Friday, January 29, 2010

Beer Journey Coming Soon and Maybe More

Greetings all!  Well, the holiday season is almost a distant memory as most of us get thrown back to the reality of the daily grind.  Beef and I have tried to remedy this with a spot of retail therapy, in the form of a beer gift pack. On special might I add!
We were looking for the next beer to experience and write up on BeerDakari when Beef came across this box set for $15!  Grabbing one box each, we excitedly exited the shop and chatted about the amount of money we'd saved as well as when would be a good time to start this beer journey.
We decided that since we had 2 boxes (containing: 1x La Trappe Blond (6.5%), 1x La Trappe Dubbel (7%), 1x La Trappe Tripel (8%), 1x La Trappe Quadrupel (10%) and 1x La Trappe tasting glass), we should enjoy one box and then use the second box to take some more detailed notes about what we were tasting and our thoughts.  This one is going to be interesting so stay tuned!
One other thing that could be in the pipe line is a blog entry on shopping for beer.  What you might look for in a kit beer, what equipment you might need for basic brews and where is a good place to start for supplies.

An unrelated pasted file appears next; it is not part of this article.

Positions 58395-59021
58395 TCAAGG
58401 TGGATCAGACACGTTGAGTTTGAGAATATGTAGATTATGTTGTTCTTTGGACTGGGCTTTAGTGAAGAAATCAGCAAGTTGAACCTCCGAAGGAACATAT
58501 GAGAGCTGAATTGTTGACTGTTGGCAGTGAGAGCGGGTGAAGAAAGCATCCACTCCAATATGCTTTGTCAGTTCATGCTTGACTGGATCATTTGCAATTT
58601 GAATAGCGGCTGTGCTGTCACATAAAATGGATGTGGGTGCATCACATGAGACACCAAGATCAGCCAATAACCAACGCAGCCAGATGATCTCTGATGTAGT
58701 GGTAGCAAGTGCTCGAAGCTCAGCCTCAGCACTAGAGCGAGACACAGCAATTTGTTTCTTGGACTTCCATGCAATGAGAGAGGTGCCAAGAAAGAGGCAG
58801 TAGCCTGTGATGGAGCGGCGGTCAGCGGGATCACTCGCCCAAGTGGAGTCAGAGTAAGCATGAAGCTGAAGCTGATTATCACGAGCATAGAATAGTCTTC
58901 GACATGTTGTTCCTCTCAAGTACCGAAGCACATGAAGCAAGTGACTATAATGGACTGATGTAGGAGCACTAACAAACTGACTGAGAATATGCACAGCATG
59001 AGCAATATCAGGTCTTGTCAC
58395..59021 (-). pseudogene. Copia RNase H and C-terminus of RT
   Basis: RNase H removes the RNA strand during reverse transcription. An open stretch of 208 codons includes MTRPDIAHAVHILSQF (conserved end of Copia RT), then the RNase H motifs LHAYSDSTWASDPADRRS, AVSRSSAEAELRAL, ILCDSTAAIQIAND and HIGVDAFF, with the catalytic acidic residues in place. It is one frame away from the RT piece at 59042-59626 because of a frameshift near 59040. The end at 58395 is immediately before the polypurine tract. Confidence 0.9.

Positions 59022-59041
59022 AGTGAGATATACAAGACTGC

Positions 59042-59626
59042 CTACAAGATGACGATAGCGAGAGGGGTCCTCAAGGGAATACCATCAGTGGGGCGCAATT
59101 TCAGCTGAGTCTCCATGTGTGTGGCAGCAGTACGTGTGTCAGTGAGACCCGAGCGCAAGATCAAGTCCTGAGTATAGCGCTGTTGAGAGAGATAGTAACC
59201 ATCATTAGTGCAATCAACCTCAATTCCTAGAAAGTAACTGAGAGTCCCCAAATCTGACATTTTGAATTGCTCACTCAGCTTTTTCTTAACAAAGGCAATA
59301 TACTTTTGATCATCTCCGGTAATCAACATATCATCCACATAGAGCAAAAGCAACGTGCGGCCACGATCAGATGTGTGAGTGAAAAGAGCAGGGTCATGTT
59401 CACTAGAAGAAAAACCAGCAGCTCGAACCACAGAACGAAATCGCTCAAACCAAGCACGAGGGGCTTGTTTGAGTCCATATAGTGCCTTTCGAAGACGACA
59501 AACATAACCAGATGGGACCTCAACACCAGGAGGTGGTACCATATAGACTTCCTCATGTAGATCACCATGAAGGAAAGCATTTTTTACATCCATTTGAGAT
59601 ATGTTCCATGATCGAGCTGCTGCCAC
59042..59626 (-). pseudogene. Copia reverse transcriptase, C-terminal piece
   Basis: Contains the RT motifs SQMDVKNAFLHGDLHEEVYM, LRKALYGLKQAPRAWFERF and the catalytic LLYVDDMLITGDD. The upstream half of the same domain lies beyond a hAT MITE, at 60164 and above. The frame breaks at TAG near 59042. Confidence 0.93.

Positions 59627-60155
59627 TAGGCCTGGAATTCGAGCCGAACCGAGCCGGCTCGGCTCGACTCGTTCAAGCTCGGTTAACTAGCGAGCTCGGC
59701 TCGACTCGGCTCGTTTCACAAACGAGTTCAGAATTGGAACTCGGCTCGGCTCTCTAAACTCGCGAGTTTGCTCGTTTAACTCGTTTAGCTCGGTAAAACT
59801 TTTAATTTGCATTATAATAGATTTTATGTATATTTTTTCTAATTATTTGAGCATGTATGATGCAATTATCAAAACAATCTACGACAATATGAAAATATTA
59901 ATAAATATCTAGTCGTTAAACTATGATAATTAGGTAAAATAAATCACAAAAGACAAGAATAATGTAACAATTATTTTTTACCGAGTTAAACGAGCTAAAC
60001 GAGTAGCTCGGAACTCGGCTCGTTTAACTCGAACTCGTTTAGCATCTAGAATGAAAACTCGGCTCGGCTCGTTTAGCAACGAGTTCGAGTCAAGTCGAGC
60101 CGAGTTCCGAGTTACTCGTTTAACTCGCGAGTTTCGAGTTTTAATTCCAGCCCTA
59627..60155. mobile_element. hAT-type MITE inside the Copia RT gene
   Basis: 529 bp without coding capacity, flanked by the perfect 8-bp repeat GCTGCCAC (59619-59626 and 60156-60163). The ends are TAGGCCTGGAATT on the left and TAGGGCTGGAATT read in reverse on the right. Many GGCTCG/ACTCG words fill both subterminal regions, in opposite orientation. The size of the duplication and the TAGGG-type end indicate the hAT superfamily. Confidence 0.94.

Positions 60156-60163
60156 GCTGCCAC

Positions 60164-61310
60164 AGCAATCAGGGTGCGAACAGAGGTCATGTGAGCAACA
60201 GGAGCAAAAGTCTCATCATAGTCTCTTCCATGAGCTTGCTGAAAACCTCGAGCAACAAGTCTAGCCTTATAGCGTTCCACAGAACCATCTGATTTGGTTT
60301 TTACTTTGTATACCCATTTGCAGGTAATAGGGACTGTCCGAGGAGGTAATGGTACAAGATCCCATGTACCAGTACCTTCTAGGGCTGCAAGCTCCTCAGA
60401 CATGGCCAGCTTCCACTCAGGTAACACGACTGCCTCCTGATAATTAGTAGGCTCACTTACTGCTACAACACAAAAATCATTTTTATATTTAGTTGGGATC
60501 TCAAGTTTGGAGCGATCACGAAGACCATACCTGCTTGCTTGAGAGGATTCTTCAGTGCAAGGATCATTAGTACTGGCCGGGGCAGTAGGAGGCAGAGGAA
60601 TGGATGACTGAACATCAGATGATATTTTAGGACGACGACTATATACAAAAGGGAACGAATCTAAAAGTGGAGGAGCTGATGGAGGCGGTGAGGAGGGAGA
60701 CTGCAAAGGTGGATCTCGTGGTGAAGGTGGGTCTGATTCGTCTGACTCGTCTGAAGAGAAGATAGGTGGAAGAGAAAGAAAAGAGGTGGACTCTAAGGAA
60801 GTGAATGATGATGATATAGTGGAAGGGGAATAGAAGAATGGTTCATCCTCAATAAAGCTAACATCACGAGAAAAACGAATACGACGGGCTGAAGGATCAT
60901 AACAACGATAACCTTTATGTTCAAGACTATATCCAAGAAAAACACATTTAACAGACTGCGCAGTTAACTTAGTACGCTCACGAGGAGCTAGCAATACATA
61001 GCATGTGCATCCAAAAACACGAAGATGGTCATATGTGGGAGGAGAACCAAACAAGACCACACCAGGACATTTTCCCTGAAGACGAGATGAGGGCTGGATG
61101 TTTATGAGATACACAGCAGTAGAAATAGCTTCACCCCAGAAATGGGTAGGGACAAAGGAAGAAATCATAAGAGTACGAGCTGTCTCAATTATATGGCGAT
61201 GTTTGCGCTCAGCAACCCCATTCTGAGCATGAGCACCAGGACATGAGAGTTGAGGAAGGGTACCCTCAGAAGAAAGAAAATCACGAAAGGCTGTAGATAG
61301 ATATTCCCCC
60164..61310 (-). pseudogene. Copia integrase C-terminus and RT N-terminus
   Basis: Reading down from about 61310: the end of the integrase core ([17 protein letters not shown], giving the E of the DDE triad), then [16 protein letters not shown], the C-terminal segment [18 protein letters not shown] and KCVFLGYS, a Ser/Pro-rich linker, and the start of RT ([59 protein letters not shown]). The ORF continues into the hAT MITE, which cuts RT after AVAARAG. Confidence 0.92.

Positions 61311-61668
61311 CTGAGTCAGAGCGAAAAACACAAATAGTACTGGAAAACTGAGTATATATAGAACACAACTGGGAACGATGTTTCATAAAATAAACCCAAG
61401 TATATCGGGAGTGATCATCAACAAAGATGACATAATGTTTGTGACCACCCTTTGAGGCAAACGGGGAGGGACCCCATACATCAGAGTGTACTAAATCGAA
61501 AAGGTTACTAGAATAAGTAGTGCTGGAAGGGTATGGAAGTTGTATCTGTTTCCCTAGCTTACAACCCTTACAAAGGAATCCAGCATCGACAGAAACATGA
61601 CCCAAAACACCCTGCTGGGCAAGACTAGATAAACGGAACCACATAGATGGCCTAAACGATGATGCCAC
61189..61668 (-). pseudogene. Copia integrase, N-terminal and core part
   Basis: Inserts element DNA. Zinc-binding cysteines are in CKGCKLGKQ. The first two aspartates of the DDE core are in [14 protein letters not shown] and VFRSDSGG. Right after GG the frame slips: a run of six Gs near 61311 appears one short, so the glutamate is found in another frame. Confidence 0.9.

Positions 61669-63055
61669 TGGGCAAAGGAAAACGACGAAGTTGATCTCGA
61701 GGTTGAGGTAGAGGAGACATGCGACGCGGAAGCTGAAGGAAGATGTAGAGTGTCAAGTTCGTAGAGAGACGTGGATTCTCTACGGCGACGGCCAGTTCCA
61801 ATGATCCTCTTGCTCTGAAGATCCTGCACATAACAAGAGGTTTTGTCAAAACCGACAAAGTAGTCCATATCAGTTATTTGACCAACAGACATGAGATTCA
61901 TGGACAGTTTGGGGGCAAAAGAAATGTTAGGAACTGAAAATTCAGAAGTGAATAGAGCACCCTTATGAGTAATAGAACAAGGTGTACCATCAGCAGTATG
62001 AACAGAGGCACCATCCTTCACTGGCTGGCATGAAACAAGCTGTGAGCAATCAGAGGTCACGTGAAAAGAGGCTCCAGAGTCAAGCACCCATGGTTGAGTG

We look forward to bringing you more entries over the coming weeks.

- Stass

Wednesday, January 27, 2010

Samuel Smith Imperial Stout (7%)

Ok, going to take this a bit slower. this Samuel Smith offering pours with less head but definitely darker in colour than the Taddy. I must confess that i have tried this before, and am generally a bit taken aback but Imperial Stouts. they seem to be hoppier and leave an aftertaste i do do enjoy. still, after the taddy, will be interesting to see how different this is in comparison.
If i thought the Taddy had some taste about it, this one is a fist slamming sort of beer. the intense sort of caramel taste in it is, while enjoyable, almost too much for a simple man like myself. The alcohol smell is also more pronounced and am glad i didn't drink this one first. much more robust than the taddy, i find it almost overbearing. each taste by itself is quite nice, but in combination, and with the higher alcohol, it is too much for me to enjoy. hopefully like the taddy, if i let it warm if may mellow out in taste.